New York Workers' Compensation is an intricate area of law that is often subject to a number of misconceptions. This site is intended to help readers seeking clarification on the topic of NY Workers' Comp. Whether you are an injured worker lost amidst the complexities of Workers' Comp, a doctor who is not sure how to properly handle a Workers' Comp patient's file, or simply a curious New Yorker who worries about what would happen if you were ever injured on the job, I hope that the content of this site will deliver the answers you seek, even to questions you didn't know to ask.

It is my pleasure to welcome you into the world of New York Workers' Compensation. I hope you enjoy your visit, spread the word, and come back soon.

Best regards,

Camila P. Medici, Esq.

Wednesday, February 6, 2013

A Finding of Involuntary Retirement Prevents a Finding of Voluntary Withdrawal from the Labor Market

This is a question I get very often: If an injured worker was classified with less than a total permanent disability (a.k.a. permanent partial disability) but he/she was also found to have involuntarily retired from the labor market, the finding of involuntary retirement prevents a finding of voluntary withdrawal from the labor market.  This means that, if you are an injured worker who has been classified with a permanent partial disability and in your Notice of Decision the Judge has also found you to have involuntarily retired from the labor market, the Carrier cannot later on threaten to suspend your benefits absent a showing of a documented work search.  You do not need to produce such work search because by definition a finding of involuntary retirement means you cannot work in any capacity, irrespective of what degree of disability is associated with your comp claim.

The finding of involuntary retirement is often obtained by Claimants who have more damage to their health than just the comp injury alone.  Usually if the Claimant has been awarded Social Security Disability benefits they can use that to persuade a Workers' Comp Law Judge (WCLJ) to find them to have involuntarily withdrawn from the labor market. 

So if you are an injured worker that meets the above description and you have recently been harassed by the Comp Carrier to produce a work search record, you should send the Carrier a copy of the Notice of Decision highlighting the portion where you are found to have involuntarily retired.  That should take care of that issue.  If a hearing is required just bring that Decision to the Hearing and have the Judge re-affirm it.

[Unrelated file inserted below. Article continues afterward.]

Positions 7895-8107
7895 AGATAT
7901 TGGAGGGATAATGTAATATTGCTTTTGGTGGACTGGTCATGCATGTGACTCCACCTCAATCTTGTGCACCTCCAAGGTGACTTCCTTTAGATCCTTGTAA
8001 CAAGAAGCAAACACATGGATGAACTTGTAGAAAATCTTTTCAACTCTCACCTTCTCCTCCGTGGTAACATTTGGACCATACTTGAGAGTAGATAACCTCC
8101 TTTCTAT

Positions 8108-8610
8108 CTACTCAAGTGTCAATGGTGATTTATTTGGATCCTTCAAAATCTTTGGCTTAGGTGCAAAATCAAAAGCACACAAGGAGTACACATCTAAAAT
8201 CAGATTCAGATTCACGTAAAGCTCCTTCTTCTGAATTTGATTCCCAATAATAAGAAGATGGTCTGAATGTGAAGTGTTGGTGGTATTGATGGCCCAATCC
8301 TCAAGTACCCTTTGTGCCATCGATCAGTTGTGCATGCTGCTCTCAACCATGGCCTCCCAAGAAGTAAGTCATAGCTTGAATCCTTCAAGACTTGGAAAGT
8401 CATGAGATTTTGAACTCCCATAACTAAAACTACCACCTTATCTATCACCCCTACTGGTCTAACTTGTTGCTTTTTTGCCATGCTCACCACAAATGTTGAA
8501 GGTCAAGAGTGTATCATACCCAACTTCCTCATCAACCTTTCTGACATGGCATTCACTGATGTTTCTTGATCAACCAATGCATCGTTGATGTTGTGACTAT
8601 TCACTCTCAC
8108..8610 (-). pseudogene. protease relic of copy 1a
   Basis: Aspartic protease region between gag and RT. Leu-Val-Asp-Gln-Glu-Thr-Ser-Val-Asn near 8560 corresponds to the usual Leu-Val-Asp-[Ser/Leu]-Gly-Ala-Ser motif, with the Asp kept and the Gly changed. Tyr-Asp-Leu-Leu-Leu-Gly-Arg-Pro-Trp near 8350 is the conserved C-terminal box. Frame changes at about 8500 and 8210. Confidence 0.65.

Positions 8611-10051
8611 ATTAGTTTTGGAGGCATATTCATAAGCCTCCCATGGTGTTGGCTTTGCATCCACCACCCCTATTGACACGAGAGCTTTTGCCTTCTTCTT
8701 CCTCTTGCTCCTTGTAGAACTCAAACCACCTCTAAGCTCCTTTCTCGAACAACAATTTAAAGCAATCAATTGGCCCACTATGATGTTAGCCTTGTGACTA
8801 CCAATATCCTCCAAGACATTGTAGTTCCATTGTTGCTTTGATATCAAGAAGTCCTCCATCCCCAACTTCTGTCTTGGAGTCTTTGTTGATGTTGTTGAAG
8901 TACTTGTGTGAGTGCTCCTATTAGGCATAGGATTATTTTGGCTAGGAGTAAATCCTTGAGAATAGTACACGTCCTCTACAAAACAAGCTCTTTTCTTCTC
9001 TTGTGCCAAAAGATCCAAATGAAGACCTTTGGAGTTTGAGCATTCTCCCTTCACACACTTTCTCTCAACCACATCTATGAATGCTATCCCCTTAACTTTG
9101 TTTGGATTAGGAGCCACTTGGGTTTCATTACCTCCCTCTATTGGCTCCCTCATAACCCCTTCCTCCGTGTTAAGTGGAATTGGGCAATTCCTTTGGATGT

Most Recent Workers' Comp Wage Benefits Wage Maximums

As you all probably know from previous posts, under NY Workers' Comp Law an injured worker is entitled to receive wage benefits if they are unable to work as a result of their work related injury.  The wage benefits are based on the injured worker's percentage disability, his/her gross average weekly wage during the year leading up to the date of accident, and the statutory maximum allowed at the time of his/her accident. These statutory maximums go up every year based on NY state's average weekly wage (AWW).  Here is the new table of statutory maximum's according to NY Comp Law:  

Accidents Taking Place On or After                       Maximum  

July 1st, 2012                                                                       792.07
July 1st, 2011                                                                       772.96
July 1st, 2010                                                                       739.83
July 1st, 2009                                                                       600
July 1st 2008                                                                        550
July 1st 2007                                                                        500
July 1st 1992                                                                        400

IMPORTANTLY: The benefit rate a Claimant receives is capped by the maximum rate according to his/her date of injury, and it does not increase if new maximum benefits are adopted into law.  

Just as a refresher, your level of disability is crucial in determining how much you can collect. 

Your level of disability can fall under one of four categories: 

Mild = on average 25% disabled (includes any disability greater than 0% and up to 49.99%).

Moderate = on average 50% (includes 50-74.99 % disabled).

Marked = on average 75% (includes 75-99.99 % disabled).

Total = 100% disabled.
How your wage benefits are calculated:

Mild disability = 1/6 of your gross average weekly wage up to the statutory maximum.

Moderate disability = 1/3 of your gross average weekly wage up to the statutory maximum.

Marked disability = 1/2 of your gross average weekly wage up to the statutory maximum.

Total disability = 2/3 of your gross average weekly wage up to the statutory maximum.


            Your doctor is the one who determines your degree of disability as a result of the work accident.  In order for you to be able to collect wage benefits, your doctor’s reports MUST indicate the exact percentage of disability that you have and explain how it related to the work accident.  Without an exact percentage (for example, if your doctor simply states that you are partially disabled but does not indicate how much percentage of partial disability you have) you may only be able to receive the minimum amount available in the partial category.  Therefore it is CRUCIAL that you MAKE SURE your doctor’s reports indicate the exact percentage disability you have AND that your disability is causally related to your work accident.